Body – A three piece Stratocaster shaped ash body with forearm and belly contours, finished in a classic three colour sunburst (current US Legacy models appear to have two piece bodies) with a gloss poly clear coat. There is a rectangular ‘swimming pool’ route for the pickups, extending from just below the neck pocket to just above the bridge. No electrical screening in the cavities, although there is a completely non-functional screen connection lead with its solder tag screwed to the bottom of the swimming pool. No markings or shims were present in the neck pocket and no markings in the other body cavities.
Neck – One piece maple neck with a 12 inch radius, 22 big jumbo fret, slab rosewood fretboard, generic ‘C’profile. Thin matte sealer finish. White plastic dot fret markers. G&L necks have no overhang for the 22 fret, the neck is full thickness to the end of the neck pocket. Because of this they also have a longer neck pocket than a Fender Stratocaster.
Truss rod access is at the headstock, a 4mm hex key, single action rod. A single folded metal ‘butterfly’ string tree is fitted, with a spacer. Moulded white plastic nut. The headstock carries the G&L logo in white with a black outline, Tribute series and LEGACY in black. The neck is attached with a four bolt plate.
Hardware – Six on a side, chrome plated sealed case, metal button, unbranded tuners (HC mould mark, made by Hanchang in Korea) with hidden pin alignment (no rear screws). These have ‘normal’ posts with a waist and through hole and are all the same height. Three ply red brown ripple tortoiseshell pick guard. Three CLF-100 Alnico 5 rod magnet single coil pickups, flat stagger, no magnet bevels, in G&L branded black plastic covers. The orange / red pickup coil wire is almost certainly 42 awg heavy Formvar insulated (as the vast majority of the Fender pickups were up until 1965). The pickups don’t appear to be wax potted. They are fitted with cloth push-back wire, black (grounded) and white for the neck and bridge and red (red is grounded) and yellow for the middle pickup. Mounted with springs (not surgical rubber tubing). 5 way lever pickup switch, Volume, Treble and Bass rotary controls. The three controls, all branded MIGHTYMITE, look like very high quality, moulded track, sealed, pots. Mighty Mite brand pots like this are still available today from a few US suppliers.
The volume is stamped A250K (measured as 20% log curve) the treble is stamped A500K (measured as a 20% log curve) and the bass C1M (measured as 80% anti-log curve). A indicating a log curve and C an anti-log. This would be correct for a right handed guitar, not for a left handed. On a left handed G&L the Volume, Treble and Bass controls should be C250K Anti-Log, C500K Anti-Log and an A1Meg Log.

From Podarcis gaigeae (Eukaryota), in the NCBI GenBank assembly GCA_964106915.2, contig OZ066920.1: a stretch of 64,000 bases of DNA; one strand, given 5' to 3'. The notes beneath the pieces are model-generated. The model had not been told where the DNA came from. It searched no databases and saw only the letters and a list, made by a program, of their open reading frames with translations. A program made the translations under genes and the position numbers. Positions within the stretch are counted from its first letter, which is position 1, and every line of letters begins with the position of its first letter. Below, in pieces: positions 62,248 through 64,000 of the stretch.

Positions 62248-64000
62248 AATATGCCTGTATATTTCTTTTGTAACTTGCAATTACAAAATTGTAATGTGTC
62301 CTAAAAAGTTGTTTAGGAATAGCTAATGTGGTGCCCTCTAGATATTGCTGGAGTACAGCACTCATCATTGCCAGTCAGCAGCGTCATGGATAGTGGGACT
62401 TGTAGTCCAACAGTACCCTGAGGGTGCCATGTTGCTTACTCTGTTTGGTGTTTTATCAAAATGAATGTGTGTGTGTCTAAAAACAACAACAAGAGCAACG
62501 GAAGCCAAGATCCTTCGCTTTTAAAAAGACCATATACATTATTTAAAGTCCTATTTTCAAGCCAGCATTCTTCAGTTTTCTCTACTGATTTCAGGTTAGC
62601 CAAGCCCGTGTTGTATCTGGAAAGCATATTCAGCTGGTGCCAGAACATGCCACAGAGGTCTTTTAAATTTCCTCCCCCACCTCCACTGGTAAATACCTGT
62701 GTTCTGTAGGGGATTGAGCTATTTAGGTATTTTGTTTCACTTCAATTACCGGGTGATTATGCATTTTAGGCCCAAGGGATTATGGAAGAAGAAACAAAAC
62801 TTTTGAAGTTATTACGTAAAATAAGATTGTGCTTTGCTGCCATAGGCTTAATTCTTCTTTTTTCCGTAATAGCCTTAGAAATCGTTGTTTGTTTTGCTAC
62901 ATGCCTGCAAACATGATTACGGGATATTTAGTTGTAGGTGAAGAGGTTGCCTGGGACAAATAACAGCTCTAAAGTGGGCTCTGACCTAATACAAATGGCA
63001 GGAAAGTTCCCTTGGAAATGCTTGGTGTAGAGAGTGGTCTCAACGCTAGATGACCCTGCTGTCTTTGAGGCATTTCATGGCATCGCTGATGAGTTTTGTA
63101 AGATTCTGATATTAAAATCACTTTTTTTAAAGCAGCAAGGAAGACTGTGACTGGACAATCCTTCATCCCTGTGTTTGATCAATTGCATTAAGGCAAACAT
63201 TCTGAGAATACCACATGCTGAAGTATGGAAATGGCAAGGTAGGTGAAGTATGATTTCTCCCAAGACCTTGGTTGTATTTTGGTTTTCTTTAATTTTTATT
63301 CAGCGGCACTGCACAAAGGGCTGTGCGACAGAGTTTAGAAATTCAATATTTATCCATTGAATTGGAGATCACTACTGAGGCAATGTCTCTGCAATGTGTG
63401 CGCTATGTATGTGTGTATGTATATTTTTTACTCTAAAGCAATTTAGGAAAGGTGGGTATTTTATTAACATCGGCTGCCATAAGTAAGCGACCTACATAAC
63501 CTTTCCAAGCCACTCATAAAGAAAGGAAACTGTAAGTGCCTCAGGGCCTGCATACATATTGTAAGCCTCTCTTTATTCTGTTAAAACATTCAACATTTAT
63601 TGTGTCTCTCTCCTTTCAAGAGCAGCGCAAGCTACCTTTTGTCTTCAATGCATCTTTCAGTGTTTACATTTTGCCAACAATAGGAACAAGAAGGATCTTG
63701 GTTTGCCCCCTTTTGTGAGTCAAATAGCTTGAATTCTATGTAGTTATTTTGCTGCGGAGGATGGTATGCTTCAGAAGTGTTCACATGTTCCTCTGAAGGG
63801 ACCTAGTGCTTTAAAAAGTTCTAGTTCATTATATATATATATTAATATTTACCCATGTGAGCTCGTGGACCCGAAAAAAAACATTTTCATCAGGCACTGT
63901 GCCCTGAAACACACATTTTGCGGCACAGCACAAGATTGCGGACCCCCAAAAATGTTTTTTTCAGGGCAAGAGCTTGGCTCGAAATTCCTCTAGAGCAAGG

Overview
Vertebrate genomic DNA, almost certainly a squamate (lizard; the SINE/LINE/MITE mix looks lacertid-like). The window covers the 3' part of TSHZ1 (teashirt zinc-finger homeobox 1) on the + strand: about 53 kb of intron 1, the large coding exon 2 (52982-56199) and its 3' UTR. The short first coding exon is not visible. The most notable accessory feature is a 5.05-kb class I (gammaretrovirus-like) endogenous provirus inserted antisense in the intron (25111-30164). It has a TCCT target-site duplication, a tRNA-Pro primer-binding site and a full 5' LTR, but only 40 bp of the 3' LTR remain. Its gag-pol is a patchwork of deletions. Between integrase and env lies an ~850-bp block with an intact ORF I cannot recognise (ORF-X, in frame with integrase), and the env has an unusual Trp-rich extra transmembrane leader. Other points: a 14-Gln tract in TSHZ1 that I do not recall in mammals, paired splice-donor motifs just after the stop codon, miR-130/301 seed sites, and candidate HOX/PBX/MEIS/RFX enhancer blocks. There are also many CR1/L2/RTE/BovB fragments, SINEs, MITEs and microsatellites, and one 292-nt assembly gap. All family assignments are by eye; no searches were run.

The treble cap for the PTB circuit should be 0.022uF and the bass cap 0.0022uF. The two original capacitors are both green resin dipped plastic film – a 223J100V (measured 0.02393 uF) on the treble and a 222J100V (measured 0.002313uF) on the bass. The volume control has a B201 (200pF measured 213.3pF) ceramic, treble bleed capacitor between the wiper and the anti-clockwise terminal.
The 5 way switch is a low cost PCB type with eight riveted tags in a line across the back edge of the PCB. Three black UFO knobs with white legends (numbered the wrong way around for a left handed guitar, 1 is maximum). G&L ‘Dual Fulcrum’ 2 5/32 inch string spacing, two point vibrato bridge with three, parallel, tension springs (the spring claw only has 3 spring hooks). The two height adjustment posts take a 3mm hex key. The bridge saddle height grub screws take a 1.5mm hex key. As noted on the G&L web site, over time the company has changed the diameter and material of its vibrato arms. This guitar has a stainless steel 0.239 inch diameter vibrato arm. My green G&L has a older 0.248 diameter arm. Recent G&L’s, according to the web site, have aluminium arms.
Note 1 – This Indonesian made Tribute guitar has 11.2mm wide nickel plated Zinc alloy saddles. The older USA guitars are supposed to have nickel plated brass saddles, although both version ship with zinc alloy inertia blocks (raw finish in the case of the USA models, nickel plate on the Indonesian). Much of the sound of this Indonesian made guitar may be coloured by these zinc saddles.
My 1996 USA made Legacy also had nickel plated die-cast zinc saddles, not brass as originally specified.